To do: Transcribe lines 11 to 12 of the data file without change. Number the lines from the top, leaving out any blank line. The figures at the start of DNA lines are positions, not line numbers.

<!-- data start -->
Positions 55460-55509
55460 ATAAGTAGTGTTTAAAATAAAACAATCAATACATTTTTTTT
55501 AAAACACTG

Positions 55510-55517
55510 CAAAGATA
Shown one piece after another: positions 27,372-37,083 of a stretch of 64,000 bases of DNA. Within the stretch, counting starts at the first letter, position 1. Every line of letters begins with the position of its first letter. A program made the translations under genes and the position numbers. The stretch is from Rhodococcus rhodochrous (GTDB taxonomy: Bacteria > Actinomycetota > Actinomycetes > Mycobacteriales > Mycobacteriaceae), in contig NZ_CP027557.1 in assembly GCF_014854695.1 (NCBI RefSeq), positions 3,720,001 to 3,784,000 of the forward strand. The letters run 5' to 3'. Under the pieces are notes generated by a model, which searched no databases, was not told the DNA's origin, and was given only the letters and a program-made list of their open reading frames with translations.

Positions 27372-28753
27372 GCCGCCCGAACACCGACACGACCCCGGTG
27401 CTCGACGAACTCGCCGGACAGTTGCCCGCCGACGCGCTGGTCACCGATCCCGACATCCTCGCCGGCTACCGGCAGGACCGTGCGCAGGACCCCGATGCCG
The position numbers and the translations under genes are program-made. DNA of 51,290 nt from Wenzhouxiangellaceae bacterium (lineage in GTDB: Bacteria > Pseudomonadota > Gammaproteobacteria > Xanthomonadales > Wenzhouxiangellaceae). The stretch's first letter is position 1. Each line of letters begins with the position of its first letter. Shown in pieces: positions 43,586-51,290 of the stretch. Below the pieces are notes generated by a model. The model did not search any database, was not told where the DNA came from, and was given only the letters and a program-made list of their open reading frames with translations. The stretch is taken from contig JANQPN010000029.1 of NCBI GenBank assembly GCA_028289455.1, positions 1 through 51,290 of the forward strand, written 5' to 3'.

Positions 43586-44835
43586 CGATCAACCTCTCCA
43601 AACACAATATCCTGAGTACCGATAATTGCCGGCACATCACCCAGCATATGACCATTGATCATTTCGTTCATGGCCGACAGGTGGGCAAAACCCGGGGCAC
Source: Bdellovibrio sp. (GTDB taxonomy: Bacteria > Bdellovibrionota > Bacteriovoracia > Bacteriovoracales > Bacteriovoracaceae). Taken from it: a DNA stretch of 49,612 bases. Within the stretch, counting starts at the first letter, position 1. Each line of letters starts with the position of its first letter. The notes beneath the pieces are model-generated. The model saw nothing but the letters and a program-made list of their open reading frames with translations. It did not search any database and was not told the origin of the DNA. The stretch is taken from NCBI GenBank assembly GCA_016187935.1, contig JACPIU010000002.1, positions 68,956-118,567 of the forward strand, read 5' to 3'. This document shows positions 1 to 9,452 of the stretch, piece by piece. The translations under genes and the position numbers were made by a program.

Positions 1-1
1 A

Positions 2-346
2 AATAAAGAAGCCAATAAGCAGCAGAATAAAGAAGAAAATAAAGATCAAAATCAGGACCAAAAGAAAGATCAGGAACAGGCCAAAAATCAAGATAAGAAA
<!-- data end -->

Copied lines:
Positions 43586-44835
43586 CGATCAACCTCTCCA